Aces on Bridge — Daily Columns

The Aces on Bridge: Friday, May 23rd, 2014

It was beautiful and simple as all truly great swindles are.

O. Henry

South North
Both ♠ A 9 4 2
 K 7 6
 5 4
♣ 9 8 7 4
West East
♠ 7 5
 J 10 9
 K J 9 7 3
♣ K J 3
♠ 10 8
 Q 5 4
 A 10 6 2
♣ 10 6 5 2
♠ K Q J 6 3
 A 8 3 2
 Q 8
♣ A Q
South West North East
1♠ Pass 2♠ Pass
4♠ All pass    


The general rule about winning or ducking tricks is that when in doubt ,you should win the trick if you can. But there is a whole class of positions where ducking in a suit in which you do have the top cards has a much more devious purpose than generating extra tricks from that suit alone. Your duck is strategic, in that it relates to the play in the side suits, and not just in the suit itself.

Imagine that on today’s deal you play in four spades, that being the only suit bid, and West leads the heart jack. If you take this and draw trump before conceding a heart, East will surely win the third heart and should find the diamond switch. This will be enough to beat the contract when the club finesse loses.

But say that you duck the first trick and follow with the eight, trying to make East’s spot card look as large as possible. West will surely feel happy about continuing with the heart 10, won’t he? That will give you time to develop a heart, on which you will discard one of dummy’s losing diamonds.

Do you blame West for not shifting to a diamond? It is hard to be too critical, since you might hold a 5-4-3-1 pattern with your actual honors — except that you have the diamond ace, not the heart ace. Now a diamond switch would be the only way to let the contract through.

If you believe, as I do, that two-level overcalls are not to be taken lightly, especially facing a passed partner, then a simple bid of three hearts does not do justice to this hand. You should bid four hearts, since you were planning to show a limit raise had East not stolen your bid.


♠ 7 5
 J 10 9
 K J 9 7 3
♣ K J 3
South West North East
Pass 1♠ 2 2♠

For details of Bobby Wolff’s autobiography, The Lone Wolff, contact If you would like to contact Bobby Wolff, please leave a comment at this blog. Reproduced with permission of United Feature Syndicate, Inc., Copyright 2014. If you are interested in reprinting The Aces on Bridge column, contact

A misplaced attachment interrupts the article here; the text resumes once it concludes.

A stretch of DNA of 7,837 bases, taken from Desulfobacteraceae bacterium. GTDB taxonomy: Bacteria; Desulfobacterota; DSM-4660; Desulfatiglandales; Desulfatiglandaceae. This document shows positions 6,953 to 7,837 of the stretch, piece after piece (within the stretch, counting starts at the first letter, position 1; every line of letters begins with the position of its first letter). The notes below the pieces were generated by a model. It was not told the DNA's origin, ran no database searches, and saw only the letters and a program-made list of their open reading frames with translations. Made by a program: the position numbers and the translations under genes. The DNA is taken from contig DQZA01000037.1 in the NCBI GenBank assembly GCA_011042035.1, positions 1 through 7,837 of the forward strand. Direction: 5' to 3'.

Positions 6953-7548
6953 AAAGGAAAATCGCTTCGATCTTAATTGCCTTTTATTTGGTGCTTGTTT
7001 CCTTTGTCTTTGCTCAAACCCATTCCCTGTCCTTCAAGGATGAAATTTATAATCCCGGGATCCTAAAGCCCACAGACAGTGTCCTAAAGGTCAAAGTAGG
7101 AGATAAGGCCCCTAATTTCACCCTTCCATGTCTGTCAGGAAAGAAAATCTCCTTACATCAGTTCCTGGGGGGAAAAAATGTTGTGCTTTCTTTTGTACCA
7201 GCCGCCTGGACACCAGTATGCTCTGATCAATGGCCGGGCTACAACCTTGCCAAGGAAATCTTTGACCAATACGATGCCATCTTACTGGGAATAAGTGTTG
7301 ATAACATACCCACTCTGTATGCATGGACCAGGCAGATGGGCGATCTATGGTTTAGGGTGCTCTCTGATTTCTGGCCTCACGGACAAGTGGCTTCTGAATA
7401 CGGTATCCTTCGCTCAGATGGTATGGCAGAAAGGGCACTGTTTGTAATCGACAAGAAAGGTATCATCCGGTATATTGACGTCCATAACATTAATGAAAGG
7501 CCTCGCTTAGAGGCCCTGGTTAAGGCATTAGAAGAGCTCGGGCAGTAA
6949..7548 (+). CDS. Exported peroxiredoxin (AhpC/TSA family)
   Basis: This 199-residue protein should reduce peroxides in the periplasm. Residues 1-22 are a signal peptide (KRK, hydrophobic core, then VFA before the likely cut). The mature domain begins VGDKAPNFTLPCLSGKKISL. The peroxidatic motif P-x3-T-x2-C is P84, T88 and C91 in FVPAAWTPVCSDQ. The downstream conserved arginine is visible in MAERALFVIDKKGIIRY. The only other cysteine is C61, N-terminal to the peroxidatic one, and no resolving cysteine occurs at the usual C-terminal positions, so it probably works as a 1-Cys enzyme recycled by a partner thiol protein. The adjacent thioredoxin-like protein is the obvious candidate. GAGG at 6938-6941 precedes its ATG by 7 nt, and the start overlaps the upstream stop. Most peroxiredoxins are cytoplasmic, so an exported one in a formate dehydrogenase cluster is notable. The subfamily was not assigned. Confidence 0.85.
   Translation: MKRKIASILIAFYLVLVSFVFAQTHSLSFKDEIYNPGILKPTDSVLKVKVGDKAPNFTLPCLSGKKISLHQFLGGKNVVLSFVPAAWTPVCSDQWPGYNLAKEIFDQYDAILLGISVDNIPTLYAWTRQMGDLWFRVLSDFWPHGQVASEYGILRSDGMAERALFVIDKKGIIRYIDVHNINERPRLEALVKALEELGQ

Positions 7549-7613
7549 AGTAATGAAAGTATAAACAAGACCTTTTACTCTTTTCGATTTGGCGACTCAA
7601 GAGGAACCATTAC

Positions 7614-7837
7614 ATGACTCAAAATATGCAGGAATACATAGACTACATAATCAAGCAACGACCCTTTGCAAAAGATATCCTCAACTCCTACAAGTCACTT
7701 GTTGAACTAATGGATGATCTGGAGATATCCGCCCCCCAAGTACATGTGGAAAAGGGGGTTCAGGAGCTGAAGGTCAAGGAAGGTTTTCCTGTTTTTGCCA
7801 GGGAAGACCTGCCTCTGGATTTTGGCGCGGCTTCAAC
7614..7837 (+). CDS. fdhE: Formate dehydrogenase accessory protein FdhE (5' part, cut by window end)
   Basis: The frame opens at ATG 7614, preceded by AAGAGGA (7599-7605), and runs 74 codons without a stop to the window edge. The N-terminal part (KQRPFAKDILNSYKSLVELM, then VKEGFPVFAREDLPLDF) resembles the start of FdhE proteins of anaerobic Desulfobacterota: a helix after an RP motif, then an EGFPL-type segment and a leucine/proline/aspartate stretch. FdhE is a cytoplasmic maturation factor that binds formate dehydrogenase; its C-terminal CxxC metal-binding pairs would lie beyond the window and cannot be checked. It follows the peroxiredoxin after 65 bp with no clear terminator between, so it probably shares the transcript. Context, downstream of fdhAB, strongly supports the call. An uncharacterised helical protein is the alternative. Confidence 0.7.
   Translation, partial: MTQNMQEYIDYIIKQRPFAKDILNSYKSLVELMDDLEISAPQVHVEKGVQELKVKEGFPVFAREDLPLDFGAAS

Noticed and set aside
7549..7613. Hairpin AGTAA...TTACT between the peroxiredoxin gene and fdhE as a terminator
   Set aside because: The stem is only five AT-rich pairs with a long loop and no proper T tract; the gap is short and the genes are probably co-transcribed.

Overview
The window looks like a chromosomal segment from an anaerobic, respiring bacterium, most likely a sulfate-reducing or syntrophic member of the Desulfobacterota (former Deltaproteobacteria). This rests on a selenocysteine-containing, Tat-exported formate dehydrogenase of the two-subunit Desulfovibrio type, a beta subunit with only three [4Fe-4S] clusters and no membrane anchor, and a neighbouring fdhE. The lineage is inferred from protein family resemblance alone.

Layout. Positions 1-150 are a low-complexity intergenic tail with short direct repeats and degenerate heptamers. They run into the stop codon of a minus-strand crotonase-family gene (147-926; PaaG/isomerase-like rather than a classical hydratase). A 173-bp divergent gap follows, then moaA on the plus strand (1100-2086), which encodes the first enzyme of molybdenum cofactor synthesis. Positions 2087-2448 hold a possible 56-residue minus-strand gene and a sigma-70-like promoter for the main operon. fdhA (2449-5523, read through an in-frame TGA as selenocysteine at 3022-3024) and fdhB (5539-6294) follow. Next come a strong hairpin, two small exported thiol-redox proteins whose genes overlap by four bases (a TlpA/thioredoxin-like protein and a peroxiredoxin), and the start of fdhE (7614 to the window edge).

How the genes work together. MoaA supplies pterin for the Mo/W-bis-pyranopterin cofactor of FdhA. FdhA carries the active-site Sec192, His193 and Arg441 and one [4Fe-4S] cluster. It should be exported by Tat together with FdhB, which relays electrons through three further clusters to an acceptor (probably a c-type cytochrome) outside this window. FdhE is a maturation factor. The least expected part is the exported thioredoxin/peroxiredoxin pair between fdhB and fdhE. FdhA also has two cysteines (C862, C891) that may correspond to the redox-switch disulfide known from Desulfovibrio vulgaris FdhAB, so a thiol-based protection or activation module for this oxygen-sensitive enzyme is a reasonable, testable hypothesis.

ArunJune 6th, 2014 at 10:21 am

What makes this more interesting is that East will encourage with both the H Queen or the H Ace. So, West has no reason to not continue hearts.

bobby wolffJune 6th, 2014 at 11:01 am

Hi Arun,

Absolutely yes, so chalk it up to a clever falsecard (legal ruse) by declarer and to the game itself for creating these psychological challenges within.

You may find interesting that in the early days of the Aces (the first professional bridge team, gathered in Dallas, Texas by Mr. Ira Corn in February 1968 and continued full time until the summer of 1972) they played 128 board bridge matches most every weekend (except when important, country and world tournaments, were being held) against the best competition available in the USA, flown in as opponents.

Then on the following Monday and Tuesday all boards were individually thoroughly critiqued where every player (plus our marvelous coach, the late and great retired Lt. Colonel Joe Musumeci), had a say on what he thought, before a few kudos and mostly charges were assigned.

They came in white (poor result but no one had a good reason to not do it, eg a difficult opening lead or a truly unlucky bidding choice), black (clear error, no-win and shameful) and gray (either by technique or by legal table feel, not including partner’s unethical body language or intonation) the bad result (possible on this hand a small hitch by declarer before playing the eight of hearts at trick one) could have been avoided, but wasn’t.

Today’s column defense would be gray, but with a white tint, not counted but noted. Perhaps some readers will think harsh, but in those days our team was not striving for mediocrity and excuses.